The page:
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Marketplace App Growth - Metrics and How To Monitor It

With so many marketing metrics being monitored all the time, it's important to know which ones are the most important. In an ideal world, marketing metrics should tell marketers which activities and marketing channels work best and where they can spend their marketing budgets more wisely. These metrics should also provide data that helps marketers determine who they are targeting, how they are targeting them, and how well that targeting is driving sales.

Some marketing metrics are useful for the entire marketing department. Most marketing departments should track the following common marketing metrics.

1 What Are the Most Important Market Metrics?

Measuring marketplaces for commodities versus services:
Much of the recent growth can be attributed to the market taking on its four high-level roles, which usually make it hard to do business in this space. Supply and demand aggregation, procurement tools, financing options, and logistics support

Usage Metrics:

The goal of tracking product usage metrics is to learn how users interact with the product, where they get stuck, and what features keep them on their feet longer. The Product Onboarding Engagement Rate measures the number of users engaged in in-app onboarding.

Active users:

The number of visitors who were active on your website over a specific period. The Google Analytics Active User Report helps you understand the engagement rate of your website (or mobile app). reports how often visitors return to her website over time.

Session Duration:

The length of a session is how long users usually spend talking to each other on a website. If the user is inactive for a predefined amount of time (by default he is 30 minutes), the session will end.

Screen Views:

Google Analytics keeps track of how screens change and adds information about the current screen to events. This lets you track things like user engagement and behavior per screen. Much of this data collection is automatic, but you can also record screen views manually.

Session Frequency:

Session frequency was found by dividing the total number of sessions by the number of weeks of treatment (the average number of times a single session was held for each subject).

Drop-Off Rate:

To figure out the dropoff rate, divide the number of people who stopped a purchase or request by the number of people who started a purchase or request. For example, if 2000 people visit her website and only 200 make a purchase, she has a 90% abandonment rate.

2. Metrics for Transactions

Trading metrics are at the heart of any trading company report. They answer your most important business questions. How much did you sell? How many times have you been called back? How much revenue did you generate, and what was your profit margin?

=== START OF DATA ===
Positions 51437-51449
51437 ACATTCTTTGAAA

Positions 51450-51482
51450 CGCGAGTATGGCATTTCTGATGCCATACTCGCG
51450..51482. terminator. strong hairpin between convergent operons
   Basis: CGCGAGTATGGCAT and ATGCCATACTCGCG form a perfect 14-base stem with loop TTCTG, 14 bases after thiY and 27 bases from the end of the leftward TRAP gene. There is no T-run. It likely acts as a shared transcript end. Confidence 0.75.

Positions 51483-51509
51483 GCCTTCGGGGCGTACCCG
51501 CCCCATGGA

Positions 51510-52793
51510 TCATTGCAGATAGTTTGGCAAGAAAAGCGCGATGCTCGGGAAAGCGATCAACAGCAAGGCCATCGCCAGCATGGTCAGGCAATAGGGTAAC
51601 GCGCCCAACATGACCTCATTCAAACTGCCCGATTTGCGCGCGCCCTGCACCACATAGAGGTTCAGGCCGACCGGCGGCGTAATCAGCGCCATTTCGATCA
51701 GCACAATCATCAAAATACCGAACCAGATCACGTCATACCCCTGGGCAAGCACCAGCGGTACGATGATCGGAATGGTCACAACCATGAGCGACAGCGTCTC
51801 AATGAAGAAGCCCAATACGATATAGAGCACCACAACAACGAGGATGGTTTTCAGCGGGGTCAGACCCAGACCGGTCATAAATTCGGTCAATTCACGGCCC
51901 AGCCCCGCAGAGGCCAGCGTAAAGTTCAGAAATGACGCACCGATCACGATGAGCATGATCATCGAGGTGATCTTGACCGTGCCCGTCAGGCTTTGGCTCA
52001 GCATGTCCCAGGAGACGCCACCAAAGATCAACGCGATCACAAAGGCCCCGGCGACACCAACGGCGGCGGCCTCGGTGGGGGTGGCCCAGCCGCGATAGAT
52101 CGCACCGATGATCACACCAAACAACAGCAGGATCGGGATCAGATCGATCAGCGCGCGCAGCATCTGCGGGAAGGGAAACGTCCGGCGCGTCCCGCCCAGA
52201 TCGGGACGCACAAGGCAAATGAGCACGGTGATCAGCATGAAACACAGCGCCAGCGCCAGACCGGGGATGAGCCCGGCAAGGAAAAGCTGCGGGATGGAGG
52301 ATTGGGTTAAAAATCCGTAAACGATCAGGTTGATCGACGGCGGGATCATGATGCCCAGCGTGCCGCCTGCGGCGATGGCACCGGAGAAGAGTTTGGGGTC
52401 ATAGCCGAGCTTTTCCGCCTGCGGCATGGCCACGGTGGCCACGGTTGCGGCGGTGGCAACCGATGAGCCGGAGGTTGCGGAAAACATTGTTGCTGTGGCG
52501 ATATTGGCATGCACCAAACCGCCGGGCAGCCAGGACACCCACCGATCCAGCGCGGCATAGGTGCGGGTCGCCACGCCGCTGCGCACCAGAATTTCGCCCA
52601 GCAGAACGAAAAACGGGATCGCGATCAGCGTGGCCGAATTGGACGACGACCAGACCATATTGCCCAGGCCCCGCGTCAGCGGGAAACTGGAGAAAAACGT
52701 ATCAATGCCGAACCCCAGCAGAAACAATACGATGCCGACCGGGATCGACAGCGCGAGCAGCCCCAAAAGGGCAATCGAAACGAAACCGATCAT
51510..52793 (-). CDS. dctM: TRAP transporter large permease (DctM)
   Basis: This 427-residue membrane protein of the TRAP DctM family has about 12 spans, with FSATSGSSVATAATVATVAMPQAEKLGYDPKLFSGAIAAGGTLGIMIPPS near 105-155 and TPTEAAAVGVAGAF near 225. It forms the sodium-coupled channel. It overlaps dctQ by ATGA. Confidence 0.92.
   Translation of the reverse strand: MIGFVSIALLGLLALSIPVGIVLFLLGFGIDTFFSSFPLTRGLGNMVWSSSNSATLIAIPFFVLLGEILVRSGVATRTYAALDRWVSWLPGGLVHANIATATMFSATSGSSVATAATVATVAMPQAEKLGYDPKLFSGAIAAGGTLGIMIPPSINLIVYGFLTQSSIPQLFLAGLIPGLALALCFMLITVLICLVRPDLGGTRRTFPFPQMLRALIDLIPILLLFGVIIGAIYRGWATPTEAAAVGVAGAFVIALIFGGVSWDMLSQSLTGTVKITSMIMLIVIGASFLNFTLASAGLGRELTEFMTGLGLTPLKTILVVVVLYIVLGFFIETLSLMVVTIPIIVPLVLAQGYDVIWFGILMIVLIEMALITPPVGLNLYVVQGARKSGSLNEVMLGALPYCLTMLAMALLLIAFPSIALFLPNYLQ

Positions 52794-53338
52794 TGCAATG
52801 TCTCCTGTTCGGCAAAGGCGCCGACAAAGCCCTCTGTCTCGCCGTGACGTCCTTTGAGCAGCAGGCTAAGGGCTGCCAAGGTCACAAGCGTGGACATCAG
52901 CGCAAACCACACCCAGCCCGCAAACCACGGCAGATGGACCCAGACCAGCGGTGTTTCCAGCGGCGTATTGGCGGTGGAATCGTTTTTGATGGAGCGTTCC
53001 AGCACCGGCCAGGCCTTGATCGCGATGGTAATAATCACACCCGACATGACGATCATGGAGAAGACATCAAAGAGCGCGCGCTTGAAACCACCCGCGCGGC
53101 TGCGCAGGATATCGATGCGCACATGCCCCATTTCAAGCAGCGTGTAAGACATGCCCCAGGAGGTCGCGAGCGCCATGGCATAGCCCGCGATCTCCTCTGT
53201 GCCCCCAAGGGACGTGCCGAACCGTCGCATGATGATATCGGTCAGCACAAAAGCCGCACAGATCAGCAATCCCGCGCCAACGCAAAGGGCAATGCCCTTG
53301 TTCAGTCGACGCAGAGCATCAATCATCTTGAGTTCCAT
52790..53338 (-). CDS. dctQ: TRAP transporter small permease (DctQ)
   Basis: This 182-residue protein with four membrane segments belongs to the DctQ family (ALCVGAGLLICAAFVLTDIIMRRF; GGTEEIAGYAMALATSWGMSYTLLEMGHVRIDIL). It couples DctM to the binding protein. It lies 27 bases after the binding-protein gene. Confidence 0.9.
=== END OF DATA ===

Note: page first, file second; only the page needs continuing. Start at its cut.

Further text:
Average order value:

Average Order Value (AOV) is an e-commerce metric that measures the average sum of each order placed with a merchant over a defined period. AOV is one of the most important metrics for online stores to look at because it affects important business decisions like how much to spend on advertising, how to set up the store, and how much to charge for products.

Conversion rate:

The average number of conversions per ad interaction It is displayed as a percentage. The conversion rate is simply calculated by dividing the number of conversions by the total number of ad interactions that can be tracked toward conversion in the same period.

Abandoned cart rate:

There are two components to the abandoned cart recovery rate. Abandoned carts are the number of people who added items to their online shopping carts but didn't check out. The recovery rate is the number of people who abandon their shopping carts but then go back to them and finish their purchases.

Buyer-to-seller ratio:

The buyer-seller overlap is the number of sellers who are also buyers. The buyer-seller ratio is the number of buyers divided by the number of sellers. Overlap of buyers and sellers occurs most frequently in peer-to-peer marketplaces such as B. in the case of second-hand sales

3. Metrics of Customer Satisfaction

By measuring customer satisfaction, we were able to keep more customers, build a strong brand image, spend less time and money on customer support, and make people more loyal to our brand.

Customer Satisfaction Ratings:

Customer Satisfaction Score (CSAT) is a simple customer satisfaction survey method that measures customer satisfaction with a business. It is worked out by asking the customer questions about their experience and putting the answers on a scale from 1 to 3, 1 to 5, or 1 to 10.

Net Promoter Score (NPS):

The Net Promoter Score is the percentage of customers who are promoters (those who scored 9 or 10) minus the percentage of customers who are detractors (those who score between 0 and 6)